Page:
AUGUSTA, Maine (AP) - Supporters of Maine's gay rights law say they will probably decide my midweek whether to ask the state supreme court to stop a referendum from being held on the suspended law.
Judge upholds petitions challenging gay rights law
Secretary of State Dan Gwadosky announced the people's veto petition seeking the referendum survived a lawsuit in Cumberland County Superior Court with more than enough valid signatures.
"It is now up to the voters of Maine to determine whether the anti-discrimination legislation will become law," he said.
But Karen Geraghty, campaign manager for Maine Won't Discriminate, said her group will probably decide by Wednesday whether to go to the Maine Supreme Judicial Court.
"I guess we have three days in which to make a decision about whether or not we're going to appeal," Geraghty said.
The law's supporters had sued to challenge thousands of signatures on petitions calling for a repeal of the law, which would ban discrimination based on sexual orientation in jobs, housing, credit and public accommodations.
Gwadosky said both sides agreed Monday to invalidate 11 signatures where the local registrar did not circle a number corresponding to each signature certified.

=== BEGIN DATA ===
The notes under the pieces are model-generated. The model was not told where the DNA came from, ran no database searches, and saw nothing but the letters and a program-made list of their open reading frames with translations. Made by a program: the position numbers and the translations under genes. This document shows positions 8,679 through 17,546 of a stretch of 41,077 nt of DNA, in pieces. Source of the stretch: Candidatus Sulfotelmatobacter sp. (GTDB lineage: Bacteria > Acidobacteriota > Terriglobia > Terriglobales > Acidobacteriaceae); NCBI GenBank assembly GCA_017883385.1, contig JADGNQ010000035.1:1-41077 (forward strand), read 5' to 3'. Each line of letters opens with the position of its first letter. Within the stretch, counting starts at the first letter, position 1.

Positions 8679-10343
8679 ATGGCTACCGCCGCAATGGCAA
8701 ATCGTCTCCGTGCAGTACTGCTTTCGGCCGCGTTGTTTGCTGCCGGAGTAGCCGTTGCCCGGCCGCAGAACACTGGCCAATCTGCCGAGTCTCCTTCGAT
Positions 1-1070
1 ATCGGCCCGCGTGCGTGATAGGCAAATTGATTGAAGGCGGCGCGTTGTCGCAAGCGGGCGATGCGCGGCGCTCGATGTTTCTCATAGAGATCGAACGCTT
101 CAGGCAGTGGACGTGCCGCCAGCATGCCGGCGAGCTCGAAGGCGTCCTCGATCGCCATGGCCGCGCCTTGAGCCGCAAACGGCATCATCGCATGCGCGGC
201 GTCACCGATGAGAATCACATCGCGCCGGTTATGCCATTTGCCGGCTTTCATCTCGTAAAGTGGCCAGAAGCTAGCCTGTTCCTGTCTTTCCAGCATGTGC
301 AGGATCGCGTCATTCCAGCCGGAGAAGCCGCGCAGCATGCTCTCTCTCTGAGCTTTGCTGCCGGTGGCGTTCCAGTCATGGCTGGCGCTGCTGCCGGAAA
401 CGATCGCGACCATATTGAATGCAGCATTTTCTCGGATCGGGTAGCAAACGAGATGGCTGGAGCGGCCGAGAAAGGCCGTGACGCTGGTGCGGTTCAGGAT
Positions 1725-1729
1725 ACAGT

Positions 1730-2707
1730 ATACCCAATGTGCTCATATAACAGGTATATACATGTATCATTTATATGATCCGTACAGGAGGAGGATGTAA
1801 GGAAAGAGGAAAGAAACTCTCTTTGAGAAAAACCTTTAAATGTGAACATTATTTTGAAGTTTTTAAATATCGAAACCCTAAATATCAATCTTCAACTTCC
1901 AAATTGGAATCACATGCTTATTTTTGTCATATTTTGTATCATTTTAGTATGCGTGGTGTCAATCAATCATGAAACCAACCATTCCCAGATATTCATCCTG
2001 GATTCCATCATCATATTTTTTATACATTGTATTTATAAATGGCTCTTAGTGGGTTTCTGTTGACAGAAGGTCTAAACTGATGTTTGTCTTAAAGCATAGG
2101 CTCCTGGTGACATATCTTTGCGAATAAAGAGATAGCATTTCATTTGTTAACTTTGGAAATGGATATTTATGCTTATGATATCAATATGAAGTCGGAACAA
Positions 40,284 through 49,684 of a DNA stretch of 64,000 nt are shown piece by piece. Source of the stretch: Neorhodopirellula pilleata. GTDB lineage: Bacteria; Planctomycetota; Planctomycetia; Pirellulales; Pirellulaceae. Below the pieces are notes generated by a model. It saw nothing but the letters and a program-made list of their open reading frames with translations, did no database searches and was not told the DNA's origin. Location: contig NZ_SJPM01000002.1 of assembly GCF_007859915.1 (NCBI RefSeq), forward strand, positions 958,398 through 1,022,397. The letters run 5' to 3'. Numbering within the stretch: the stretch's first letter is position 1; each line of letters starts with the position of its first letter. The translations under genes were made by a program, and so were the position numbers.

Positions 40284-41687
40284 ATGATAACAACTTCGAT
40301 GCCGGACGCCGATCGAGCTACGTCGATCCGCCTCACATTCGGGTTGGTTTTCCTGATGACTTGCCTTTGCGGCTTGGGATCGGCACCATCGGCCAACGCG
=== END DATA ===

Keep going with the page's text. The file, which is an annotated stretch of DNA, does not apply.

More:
The total number of signatures invalidated as a result of the lawsuit stood at 284, far fewer than the 7,052 needed, Gwadosky said.
Superior Court Justice Roland Cole on Friday said that "in sum and substance," state election officials acted lawfully in their review of petitions collected by two conservative Christian groups in an attempt to block and eventually repeal the law.
But the judge ordered a hearing for Monday to examine some evidence. Gwadosky said the agreement was reached before the hearing, making it unnecessary.
Gwadosky said the way was now clear for Gov. Angus King to proclaim a date for a special election. Such an election must be held not less than 60 days nor more than six months from the proclamation.
The Christian Civic League of Maine and the Christian Coalition of Maine collected more than 65,000 signatures over the summer. After reviewing the petitions, Gwadosky cleared 58,182 as valid - 7,052 more than needed.
The filing of the petition on Sept. 18 suspended the law from taking effect.
The groups said the law, which King signed after the Legislature passed it last spring, would give special preferences to gays.
Not counting the latest attempt, the people's veto has been used 22 times since the procedure became available in 1910. It was successful in preventing legislation from taking effect in 10 of those instances.
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